The Bedford Competition (International Short Story & Poetry Awards)
Wendover resident and local writer Isabella Mead has won first prize of £500 in the 2020 Bedford International Poetry Competition, judged by poet Lesley Saunders, for her poem ‘Toy Mouse, Discovered at Vindolanda Roman Fort, May 2020.’
Isabella wrote the poem while on furlough during the first lockdown, coming across an unusual article in the Guardian that was light relief from news of the coronavirus. Curatorial staff at Vindolanda Roman Fort were using their spare time to go through several bags of ancient leather. They discovered amongst them a shape that looked very much like a mouse: perhaps it was a toy. You can read more about the mouse here: www.vindolanda.com/news/roman-leather-mouse-discovered.
The judge Lesley Saunders said about the poem: “This poem captivated me the first time I came across it reading through a whole pile of entries, and I marked it out as one to come back to. But there’s always a possibility that a poem that makes a strong first impression won’t sustain your interest when you come back to it. So I was so pleased to find that I appreciated it more each time I read it. The evocation of other lives and times on the island of Britain is done with an economy of detail, and the ancient superstition to ward off the plague is neatly laid without comment next to the modern archaeologist’s ‘wishful thinking.’ The relationship between past and present is given a very contemporary nuance, without being heavy-handed; the toy mouse is the perfect vehicle for this, as well as being a complete delight in itself.”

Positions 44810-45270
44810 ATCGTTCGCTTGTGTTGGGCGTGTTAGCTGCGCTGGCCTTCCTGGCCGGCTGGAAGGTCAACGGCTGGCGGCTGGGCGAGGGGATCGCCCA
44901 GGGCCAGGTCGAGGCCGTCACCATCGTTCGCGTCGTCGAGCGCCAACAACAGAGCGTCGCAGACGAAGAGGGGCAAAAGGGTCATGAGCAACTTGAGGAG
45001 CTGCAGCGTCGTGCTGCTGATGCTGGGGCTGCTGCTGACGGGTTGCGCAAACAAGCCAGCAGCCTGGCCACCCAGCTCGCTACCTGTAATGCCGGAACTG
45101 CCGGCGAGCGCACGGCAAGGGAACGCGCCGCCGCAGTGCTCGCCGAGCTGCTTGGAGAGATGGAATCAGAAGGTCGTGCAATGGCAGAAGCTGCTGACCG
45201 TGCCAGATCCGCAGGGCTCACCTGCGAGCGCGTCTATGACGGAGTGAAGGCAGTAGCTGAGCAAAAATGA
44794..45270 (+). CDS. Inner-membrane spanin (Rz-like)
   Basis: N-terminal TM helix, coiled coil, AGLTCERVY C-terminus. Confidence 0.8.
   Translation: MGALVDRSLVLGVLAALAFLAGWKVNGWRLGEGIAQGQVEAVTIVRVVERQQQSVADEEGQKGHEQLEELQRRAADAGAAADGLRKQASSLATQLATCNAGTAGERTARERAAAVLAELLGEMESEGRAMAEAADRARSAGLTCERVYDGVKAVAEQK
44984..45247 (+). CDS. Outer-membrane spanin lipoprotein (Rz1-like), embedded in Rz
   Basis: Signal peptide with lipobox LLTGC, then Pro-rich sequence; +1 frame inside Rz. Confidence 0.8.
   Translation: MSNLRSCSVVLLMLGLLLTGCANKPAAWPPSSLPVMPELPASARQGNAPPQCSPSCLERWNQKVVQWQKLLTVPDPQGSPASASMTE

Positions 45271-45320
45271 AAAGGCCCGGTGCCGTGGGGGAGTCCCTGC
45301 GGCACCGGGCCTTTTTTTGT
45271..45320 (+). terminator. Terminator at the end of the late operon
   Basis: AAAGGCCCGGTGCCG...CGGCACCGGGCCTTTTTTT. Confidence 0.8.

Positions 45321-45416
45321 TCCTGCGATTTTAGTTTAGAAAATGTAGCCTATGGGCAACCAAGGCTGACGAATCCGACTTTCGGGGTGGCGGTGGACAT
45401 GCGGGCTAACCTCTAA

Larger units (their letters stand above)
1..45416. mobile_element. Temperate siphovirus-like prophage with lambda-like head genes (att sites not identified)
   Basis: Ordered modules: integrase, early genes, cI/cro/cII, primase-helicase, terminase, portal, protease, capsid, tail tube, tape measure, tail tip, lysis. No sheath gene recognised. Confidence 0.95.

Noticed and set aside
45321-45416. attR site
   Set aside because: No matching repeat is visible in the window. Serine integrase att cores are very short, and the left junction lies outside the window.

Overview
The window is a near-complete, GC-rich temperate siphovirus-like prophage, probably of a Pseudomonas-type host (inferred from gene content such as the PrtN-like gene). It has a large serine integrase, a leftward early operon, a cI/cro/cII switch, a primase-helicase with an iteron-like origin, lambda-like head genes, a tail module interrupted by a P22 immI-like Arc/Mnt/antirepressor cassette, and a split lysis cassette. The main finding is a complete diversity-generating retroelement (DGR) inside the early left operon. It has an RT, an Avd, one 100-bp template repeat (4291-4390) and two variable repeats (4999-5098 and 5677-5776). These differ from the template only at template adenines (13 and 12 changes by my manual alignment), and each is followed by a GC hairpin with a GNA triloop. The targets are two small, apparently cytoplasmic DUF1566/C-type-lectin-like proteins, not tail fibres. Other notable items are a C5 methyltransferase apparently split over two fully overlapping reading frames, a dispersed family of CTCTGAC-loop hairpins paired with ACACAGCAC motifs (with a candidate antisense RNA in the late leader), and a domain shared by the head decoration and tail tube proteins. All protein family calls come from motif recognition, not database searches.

The Bedford International Poetry Competition opens for entries for its 2021 competition on 1 May; more details are here: www.bedfordwritingcompetition.co.uk.
Toy Mouse, Discovered at Vindolanda
Roman Fort, May 2020
A strip of leather, rodent-sized, with whiskers,
curved tail, ears, soft incisions for fur,
unearthed near a temple, hunched and attentive;
unexpected, like sunlight, and mischievous:
he chooses to make his reappearance
now, as the dark cities stir with fever;
a subversive reminder that Pliny the Elder
suggested kissing a mouse on the mouth
as an ideal cure. Or else it’s no more
than the wishful thinking of an archaeologist
to sift through a thousand leather cuttings
and distinguish this: an atonement, a gift
from the god Apollo, the Lord of Mice,
who sent a plague on silver arrows
in a fit of anger; and now, as healer,
sending this, a playful semblance, a trace
of the real disease. A little vaccine.
As sunset falls behind Hadrian’s Wall
we dream up auguries for ourselves
from secret hoards, fine-combing the earth
for the fortunes it holds. How Apollo was born
clutching a sword, and the cities turned gold.